It was on a Thursday and after a long day, I wanted to do something fun. I clicked on the Zeitz MOCAA Instagram notification and watched an interesting and informative conversation between Sonia Lawson, director of Palais de Lomé in Togo, and Koyo Kouoh, executive director and chief curator of Zeitz Museum of Contemporary Art Africa (Zeitz MOCAA) in South Africa.
Palais de Lomé is a unique art and culture centre situated in Lomé, Togo. The building, formerly the governor’s palace during the colonial era, has been restored and transformed into a landmark addition to the cultural scene in West Africa.
Zeitz MOCAA opened in September 2017 and is a public not-for-profit contemporary art museum which collects, preserves, researches and exhibits contemporary art from Africa and its diaspora, and is located in Cape Town, South Africa.
These two directors discussed the challenges that young contemporary art organisations on the African continent face, especially during a pandemic. They also discussed curatorial practices and art’s role in the community. It was an amazing discussion, the first of many. Cliffordene Norton chats to Storm Janse van Rensburg, senior curator at Zeitz MOCAA, about the #MuseumHeadToHead series.
What is the inspiration behind the Head to Head conversations?
We initiated the series last year as an opportunity for the museum to engage with leading international voices in the contemporary art world, when Kate Fowle, director of MoMA PS1 in New York and long-time colleague and collaborator of Koyo Kouoh, our executive director and chief curator, was visiting Cape Town.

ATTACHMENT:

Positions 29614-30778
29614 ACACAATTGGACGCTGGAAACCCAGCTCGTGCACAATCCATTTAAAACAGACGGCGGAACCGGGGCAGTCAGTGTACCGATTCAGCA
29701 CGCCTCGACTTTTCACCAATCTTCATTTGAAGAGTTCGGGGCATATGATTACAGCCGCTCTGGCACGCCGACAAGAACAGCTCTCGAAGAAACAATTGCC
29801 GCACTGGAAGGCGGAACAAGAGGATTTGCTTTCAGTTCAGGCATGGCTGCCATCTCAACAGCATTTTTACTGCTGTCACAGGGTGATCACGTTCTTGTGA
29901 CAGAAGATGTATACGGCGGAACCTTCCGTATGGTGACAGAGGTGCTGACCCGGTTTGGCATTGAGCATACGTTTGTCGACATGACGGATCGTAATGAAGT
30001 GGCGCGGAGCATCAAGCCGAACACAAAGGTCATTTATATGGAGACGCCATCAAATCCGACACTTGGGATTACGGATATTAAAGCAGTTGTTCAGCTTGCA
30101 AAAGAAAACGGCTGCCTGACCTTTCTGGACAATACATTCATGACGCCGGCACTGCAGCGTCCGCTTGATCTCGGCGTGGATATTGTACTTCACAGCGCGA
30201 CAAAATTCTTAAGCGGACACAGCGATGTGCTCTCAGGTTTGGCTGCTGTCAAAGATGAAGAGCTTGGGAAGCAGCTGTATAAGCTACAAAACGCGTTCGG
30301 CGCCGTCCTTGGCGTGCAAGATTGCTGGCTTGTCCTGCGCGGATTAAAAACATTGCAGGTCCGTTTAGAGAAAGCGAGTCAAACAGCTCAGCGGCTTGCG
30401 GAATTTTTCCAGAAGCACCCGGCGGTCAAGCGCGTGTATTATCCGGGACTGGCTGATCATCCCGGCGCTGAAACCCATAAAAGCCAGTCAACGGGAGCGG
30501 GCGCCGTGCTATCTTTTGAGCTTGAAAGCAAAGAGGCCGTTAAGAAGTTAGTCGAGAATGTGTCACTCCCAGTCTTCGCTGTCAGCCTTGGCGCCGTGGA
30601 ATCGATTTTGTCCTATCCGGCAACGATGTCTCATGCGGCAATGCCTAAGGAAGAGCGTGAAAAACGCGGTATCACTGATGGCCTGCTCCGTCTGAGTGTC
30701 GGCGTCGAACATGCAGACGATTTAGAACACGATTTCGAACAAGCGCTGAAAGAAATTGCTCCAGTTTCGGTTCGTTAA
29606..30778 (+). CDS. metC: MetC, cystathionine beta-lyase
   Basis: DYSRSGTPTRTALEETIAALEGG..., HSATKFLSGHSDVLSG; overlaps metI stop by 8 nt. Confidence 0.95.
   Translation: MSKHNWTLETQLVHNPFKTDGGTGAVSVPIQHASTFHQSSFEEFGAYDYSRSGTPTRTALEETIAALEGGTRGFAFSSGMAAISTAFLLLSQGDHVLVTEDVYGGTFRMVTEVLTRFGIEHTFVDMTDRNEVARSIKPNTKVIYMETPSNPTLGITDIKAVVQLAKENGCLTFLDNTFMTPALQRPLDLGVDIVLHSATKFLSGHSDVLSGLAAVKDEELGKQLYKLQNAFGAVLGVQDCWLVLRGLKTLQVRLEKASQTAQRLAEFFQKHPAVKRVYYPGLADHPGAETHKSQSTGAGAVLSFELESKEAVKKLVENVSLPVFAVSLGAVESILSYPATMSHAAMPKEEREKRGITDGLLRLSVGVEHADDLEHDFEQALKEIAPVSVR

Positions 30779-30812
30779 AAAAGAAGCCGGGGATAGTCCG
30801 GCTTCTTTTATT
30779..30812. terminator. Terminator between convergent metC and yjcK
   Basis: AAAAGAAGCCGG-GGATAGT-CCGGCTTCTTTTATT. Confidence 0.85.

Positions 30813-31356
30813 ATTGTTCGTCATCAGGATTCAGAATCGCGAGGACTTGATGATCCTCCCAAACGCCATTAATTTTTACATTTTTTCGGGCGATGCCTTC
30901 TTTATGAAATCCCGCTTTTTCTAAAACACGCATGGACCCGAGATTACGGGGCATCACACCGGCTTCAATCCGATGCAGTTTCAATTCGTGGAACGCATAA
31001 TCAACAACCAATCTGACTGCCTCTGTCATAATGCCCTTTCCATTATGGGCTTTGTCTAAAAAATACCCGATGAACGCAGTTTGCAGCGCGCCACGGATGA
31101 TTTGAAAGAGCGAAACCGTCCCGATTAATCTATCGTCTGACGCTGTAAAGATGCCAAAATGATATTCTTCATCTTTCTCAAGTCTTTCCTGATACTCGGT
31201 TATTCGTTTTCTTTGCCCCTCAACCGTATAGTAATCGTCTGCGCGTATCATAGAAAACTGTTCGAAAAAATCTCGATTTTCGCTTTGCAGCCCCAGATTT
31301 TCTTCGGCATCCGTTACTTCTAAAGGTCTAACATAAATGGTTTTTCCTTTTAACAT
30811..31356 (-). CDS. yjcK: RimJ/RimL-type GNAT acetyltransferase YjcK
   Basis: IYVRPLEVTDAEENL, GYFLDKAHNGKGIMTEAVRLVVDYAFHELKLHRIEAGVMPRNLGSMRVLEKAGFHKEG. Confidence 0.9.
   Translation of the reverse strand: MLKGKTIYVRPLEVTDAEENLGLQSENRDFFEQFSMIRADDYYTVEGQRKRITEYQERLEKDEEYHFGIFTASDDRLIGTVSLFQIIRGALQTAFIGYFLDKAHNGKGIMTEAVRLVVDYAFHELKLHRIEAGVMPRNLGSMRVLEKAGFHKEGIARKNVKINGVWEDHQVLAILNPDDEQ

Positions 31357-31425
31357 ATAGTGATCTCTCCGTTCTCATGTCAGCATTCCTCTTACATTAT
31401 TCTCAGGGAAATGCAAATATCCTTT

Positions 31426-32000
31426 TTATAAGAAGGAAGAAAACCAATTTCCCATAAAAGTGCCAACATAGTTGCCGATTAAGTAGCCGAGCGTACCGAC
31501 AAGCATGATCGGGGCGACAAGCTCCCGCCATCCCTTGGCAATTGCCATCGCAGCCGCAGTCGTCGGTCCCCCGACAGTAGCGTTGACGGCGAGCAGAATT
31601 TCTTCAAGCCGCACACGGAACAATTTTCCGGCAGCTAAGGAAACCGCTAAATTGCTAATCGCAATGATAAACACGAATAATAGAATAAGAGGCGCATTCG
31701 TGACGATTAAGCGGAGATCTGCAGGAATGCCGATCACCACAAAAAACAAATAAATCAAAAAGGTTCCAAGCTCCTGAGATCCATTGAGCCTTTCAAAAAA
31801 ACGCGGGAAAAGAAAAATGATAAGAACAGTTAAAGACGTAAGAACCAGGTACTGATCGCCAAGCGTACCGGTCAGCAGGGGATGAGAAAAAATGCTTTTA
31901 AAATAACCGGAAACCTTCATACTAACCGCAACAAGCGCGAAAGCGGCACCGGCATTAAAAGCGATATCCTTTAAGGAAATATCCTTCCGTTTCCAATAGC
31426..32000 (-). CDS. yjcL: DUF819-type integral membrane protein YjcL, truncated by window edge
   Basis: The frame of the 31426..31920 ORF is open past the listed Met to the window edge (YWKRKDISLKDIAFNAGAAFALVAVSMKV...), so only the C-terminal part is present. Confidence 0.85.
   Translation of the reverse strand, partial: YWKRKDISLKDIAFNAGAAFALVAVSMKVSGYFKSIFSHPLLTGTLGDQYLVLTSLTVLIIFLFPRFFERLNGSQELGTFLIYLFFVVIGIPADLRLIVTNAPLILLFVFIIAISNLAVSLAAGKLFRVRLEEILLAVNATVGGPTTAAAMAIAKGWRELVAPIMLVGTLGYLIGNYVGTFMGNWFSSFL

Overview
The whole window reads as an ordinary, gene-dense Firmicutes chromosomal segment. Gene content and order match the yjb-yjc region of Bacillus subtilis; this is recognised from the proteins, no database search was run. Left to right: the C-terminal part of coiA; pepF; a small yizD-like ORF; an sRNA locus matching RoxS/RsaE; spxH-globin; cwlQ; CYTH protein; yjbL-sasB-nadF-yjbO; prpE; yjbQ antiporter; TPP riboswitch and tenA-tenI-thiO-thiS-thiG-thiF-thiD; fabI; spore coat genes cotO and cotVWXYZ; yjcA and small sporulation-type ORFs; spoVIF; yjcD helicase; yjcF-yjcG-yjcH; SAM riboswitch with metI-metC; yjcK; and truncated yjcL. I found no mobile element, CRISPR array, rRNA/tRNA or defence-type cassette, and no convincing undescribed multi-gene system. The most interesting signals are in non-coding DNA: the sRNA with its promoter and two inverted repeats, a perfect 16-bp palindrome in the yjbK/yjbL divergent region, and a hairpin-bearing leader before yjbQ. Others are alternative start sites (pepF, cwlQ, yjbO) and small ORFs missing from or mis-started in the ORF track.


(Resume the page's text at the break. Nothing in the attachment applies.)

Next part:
We started with a focus on institutional voices, and it was a natural shift to move the forum as a live event to social media when lockdown in South Africa started in March this year. The tone and urgency shifted for us then to engage with art institutions, museums and practitioners on the continent, and to make connections and discuss issues that are pertinent to our context – to unpack the challenges and opportunities that we face, but also to enact and facilitate solidarity.
Most of the conversations are anchored and hosted by Koyo, but they also include other members of the institution’s curatorial team.
How often are these conversations held?
The conversations are held every Tuesday evening at 6:00 pm (SAST) on Instagram Live, with some exceptions.
How important are diverse literary perspectives from the African continent?
It is not only important – it is essential and simply a matter of fact. So much of the current discourse and so many platforms for contemporary visual art and, by extension, literature are framed and promoted elsewhere, largely by the art market, and it is important that we “take it back”, so to speak.
We are celebrating the extraordinary wealth of practices and approaches, while also continuing to promote the importance that culture plays in our societies.
What has the viewers’ response been thus far?
We have a very keen and loyal following which has been growing and is enthusiastically engaged. We realise that our audience for the series is completely international, but it is wonderful to see that our regular visitors and members are keenly engaged.
📣 Join us tomorrow for an Instagram Live conversation between artist Michael Armitage and Koyo Kouoh, the Executive Director and Chief Curator of Zeitz MOCAA. #MuseumHeadtoHead pic.twitter.com/RD9WYB4AEQ
— ZeitzMOCAA (@ZeitzMOCAA) June 15, 2020
Are there any plans to continue these conversations after the pandemic?
We see Head to Head as an ongoing initiative that will develop and grow. As for the point above, we see more people engaging, who would normally attend a talk like this in person at the museum, and we are exploring a hybrid format going forward. Nothing beats a physical gathering to share, learn, celebrate and engage, but we also want to reach out, and we realise that we can bridge some distances by hosting events such as this on online platforms.